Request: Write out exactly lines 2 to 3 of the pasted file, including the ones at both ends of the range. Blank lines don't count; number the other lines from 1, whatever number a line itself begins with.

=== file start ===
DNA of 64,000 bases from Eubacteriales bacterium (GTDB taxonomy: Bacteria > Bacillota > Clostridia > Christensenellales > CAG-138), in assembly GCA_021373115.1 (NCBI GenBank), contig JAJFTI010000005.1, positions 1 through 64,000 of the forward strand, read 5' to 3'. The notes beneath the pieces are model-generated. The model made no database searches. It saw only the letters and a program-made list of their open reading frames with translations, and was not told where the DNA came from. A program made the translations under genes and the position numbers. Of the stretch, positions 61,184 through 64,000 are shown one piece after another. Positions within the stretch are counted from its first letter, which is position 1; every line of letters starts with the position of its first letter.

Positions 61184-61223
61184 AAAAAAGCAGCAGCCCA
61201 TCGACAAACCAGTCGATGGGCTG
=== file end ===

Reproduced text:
Positions 61184-61223
61184 AAAAAAGCAGCAGCCCA